Groove Me

And now it’s Sunday in the Lost Apartment, and I didn’t even go outside yesterday. Seriously, and it was lovely. I spent yesterday morning doing some organizing and planning and chores, and then dove into my edits. I emerged from the edits, bleary-eyed and more than a little bit tired, about five or six hours later and adjourned to my easy chair for some “be Scooter’s nap lap for a while” time and watched some videos on European royalty and some who were royalty-adjacent (Ivan VI of Russia, Diane de Poitiers, Elisabeth-Charlotte d’Orleans, duchess of Lorraine, and so forth) until Paul came home, and we streamed for the rest of the evening, which was nice and relaxing. Today I am going to finish the edits so it can be polished tomorrow before turning it in once and for all–huzzah!–and then the rest of the week I will undoubtedly have the “just finished a book for good” hangover and won’t get much else done. But I am already starting to feel that release of having a book finished; and my stress/anxiety levels have gone down significantly. I slept very well last night, which was also very nice and lovely, and I hope to do so again tonight–it’s been really nice getting all this sleep lately.

We watched Fire Island last night on Hulu, and I wasn’t horribly disappointed by it. I’ve seen few gay films–written, directed, produced and starring gay men– that weren’t disappointments; even the ones that come from traditional Hollywood inevitably I don’t care for very much. I never made it through Call Me by Your Name, for one example, and do not get me started on Philadelphia, In and Out, and To Wong Foo. But I enjoyed Fire Island, despite thinking I wouldn’t. I’ve actually never been to Fire Island–although I was invited to go for my birthday one year; their big Morning Party was actually on my birthday–but I was timid and shy and didn’t know how to get there from Tampa, because it involved trains and ferries and things, and I was also always broke in those days, and so I ended up not going. I’ve regretted it ever since…especially when I was writing Wicked Frat Boy Ways, which had a segment actually set on Fire Island. Anyway, I am digressing. I went into Fire Island kind of expecting it to be the same old gay story about Fire Island–I’ve read enough gay literary fiction either written or set in the 1970’s to have formed a strong impression about Fire Island–but the movie wasn’t what I was expecting. I was kind of expecting…I don’t know, another movie about beautiful and rich gay men with ripped bodies that didn’t go very deep, even if it was billed as a rom-com (I mean, a rom-com set on Fire Island?). But it was a lot more than what I was expecting; the characters the movie followed (a group of friends who all bonded and became kind of a family when they all worked at a horrible restaurant in Manhattan with “bottomless Mimosas”–that flashback scene might only be hilarious to former waiters, but it made both Paul and I laugh knowingly) were not rich for sure; the only reason they can afford to be there is they have a friend–a lesbian who won a lawsuit and got a shit ton of money and bought a house on the island, played by Margaret Cho–and there’s definitely some class issues played out in the movie, as well as issues of race. It was also nice to see some frankness about gay male sexuality. I won’t spoil the movie, but it wound up being deeply satisfying, had some really funny moments, and Bowen Yang is the emotional center of the movie–and he kills it. Fire Island may not be for everyone, but Paul and I really enjoyed it a lot more than we thought we would, and the island itself looks beautiful. I am far too old now to “do” Fire Island…but you can’t always do everything you want.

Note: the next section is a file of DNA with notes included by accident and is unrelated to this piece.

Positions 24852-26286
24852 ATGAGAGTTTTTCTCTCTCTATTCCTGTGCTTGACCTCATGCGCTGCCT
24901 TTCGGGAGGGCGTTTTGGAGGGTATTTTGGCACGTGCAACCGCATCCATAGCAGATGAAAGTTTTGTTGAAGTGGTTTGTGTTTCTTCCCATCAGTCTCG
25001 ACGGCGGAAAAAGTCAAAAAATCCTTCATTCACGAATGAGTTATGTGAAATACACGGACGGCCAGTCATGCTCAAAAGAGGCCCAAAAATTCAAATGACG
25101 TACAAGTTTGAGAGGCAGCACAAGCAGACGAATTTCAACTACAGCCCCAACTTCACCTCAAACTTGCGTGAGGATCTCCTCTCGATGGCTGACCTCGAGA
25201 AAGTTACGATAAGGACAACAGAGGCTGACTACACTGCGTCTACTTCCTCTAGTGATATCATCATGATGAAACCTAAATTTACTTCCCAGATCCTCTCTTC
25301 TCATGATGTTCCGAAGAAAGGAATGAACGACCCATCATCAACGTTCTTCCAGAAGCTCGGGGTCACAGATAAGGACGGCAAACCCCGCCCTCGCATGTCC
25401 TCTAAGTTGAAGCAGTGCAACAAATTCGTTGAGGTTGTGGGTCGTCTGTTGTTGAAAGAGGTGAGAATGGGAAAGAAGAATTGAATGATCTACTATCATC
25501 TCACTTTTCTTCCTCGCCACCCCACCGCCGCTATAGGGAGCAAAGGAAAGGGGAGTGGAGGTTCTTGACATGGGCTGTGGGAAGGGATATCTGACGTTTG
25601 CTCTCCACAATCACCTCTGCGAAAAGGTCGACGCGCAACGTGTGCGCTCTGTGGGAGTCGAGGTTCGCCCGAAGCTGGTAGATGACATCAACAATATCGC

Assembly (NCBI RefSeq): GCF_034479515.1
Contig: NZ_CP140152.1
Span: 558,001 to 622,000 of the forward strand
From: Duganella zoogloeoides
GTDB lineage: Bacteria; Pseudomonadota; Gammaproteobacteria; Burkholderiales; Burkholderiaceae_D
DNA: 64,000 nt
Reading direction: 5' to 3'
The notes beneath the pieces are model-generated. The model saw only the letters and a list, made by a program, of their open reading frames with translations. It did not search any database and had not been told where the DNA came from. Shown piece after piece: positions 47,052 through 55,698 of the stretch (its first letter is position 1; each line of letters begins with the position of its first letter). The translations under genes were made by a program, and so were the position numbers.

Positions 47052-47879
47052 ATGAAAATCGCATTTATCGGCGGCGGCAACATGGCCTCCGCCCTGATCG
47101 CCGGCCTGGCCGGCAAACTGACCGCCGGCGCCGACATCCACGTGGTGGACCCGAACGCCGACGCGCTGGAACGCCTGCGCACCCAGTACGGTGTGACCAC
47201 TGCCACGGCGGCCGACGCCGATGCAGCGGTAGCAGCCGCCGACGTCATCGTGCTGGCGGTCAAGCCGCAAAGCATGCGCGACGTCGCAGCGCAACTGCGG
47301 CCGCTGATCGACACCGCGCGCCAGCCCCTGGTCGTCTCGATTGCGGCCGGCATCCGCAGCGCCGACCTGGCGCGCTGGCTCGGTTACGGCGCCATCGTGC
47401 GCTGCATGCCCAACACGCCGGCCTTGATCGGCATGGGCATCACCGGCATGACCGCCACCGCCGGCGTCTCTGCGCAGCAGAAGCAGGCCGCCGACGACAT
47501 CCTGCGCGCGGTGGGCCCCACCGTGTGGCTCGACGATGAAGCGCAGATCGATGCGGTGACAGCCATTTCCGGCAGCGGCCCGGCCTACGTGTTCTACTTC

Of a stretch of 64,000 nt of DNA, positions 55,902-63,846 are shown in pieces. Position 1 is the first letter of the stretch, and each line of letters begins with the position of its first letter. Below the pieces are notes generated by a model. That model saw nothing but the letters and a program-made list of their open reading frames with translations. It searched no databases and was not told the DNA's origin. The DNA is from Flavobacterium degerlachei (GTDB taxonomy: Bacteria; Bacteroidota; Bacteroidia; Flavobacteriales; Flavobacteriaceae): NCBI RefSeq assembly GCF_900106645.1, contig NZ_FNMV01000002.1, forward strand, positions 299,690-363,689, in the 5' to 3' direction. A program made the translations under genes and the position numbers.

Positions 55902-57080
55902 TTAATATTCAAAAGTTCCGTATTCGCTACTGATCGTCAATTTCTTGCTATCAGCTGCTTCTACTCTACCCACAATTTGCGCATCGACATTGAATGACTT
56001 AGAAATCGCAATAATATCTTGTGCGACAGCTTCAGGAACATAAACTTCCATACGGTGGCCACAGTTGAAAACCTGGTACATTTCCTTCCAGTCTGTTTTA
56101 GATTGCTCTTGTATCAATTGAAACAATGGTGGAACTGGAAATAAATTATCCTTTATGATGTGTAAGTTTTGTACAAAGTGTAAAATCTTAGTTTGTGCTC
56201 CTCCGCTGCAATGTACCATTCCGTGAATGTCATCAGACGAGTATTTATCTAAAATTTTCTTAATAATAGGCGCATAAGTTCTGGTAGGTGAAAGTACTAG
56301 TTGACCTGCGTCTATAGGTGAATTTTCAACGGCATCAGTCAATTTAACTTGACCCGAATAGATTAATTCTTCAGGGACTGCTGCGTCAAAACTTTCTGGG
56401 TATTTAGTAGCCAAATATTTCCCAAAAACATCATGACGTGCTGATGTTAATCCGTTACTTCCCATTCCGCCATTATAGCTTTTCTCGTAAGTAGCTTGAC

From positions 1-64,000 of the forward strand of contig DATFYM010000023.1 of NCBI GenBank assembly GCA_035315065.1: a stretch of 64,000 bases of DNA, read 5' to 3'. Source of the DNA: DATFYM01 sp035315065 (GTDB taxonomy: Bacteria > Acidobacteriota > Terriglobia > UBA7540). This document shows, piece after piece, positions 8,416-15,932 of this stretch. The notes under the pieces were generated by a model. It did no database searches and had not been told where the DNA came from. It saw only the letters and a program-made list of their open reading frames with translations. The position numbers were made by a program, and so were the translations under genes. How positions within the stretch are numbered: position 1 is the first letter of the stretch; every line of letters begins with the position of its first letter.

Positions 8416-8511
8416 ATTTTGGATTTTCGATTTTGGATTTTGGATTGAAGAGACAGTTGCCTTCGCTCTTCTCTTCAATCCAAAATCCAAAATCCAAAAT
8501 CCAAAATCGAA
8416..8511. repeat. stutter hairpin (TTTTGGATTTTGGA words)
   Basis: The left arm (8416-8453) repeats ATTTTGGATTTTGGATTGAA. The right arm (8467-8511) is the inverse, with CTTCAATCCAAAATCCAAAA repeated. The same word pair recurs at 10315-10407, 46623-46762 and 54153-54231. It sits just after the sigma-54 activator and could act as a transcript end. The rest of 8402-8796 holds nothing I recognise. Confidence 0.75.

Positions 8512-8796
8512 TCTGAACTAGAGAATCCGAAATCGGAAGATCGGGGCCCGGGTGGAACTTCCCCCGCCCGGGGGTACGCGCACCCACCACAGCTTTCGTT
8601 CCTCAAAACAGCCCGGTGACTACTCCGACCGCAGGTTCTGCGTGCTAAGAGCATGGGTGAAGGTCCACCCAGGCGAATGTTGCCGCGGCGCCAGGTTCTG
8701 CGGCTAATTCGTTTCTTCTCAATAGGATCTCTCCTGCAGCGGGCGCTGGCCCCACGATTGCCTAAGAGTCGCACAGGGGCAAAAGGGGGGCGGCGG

My, how philosophical I am after one cup of coffee this morning.

We also started watching a Spanish language show called Merli: Sapere Audi (Dare to Know), which is a sequel to a show called Merli about a philosophy teacher and ran for three seasons. This show focuses on one of the teacher’s best students, Pol, who is now studying at the University of Barcelona and is played by a really beautiful young actor named Carlos Cuervas, Pol is still in a relationship with Bruno, the son of his old teacher, and is still struggling to come to terms with his bisexuality (or homosexuality; I am not sure which it is), while developing a new relationship with his philosophy professor, who is played by Maria Pujalte, whom we have seen in numerous other shows; she is always great. It’s entertaining enough, and we’ll probably go ahead and finish it tonight. (I laughed because the opening shot of the show has Pol in the shower, with that shot being a close-up of his lovely ass. “Spain understands the gay market,” I laughed as we watched.) I’m not sure what we’ll watch when we finish this, but there are five more episodes so that will be a question for later this week, no doubt…I think the new, New Orleans based and filmed Queer as Folk will be dropping soon on HBO MAX, and we’ll probably watch that and Obi-wan Kenobi on Disney.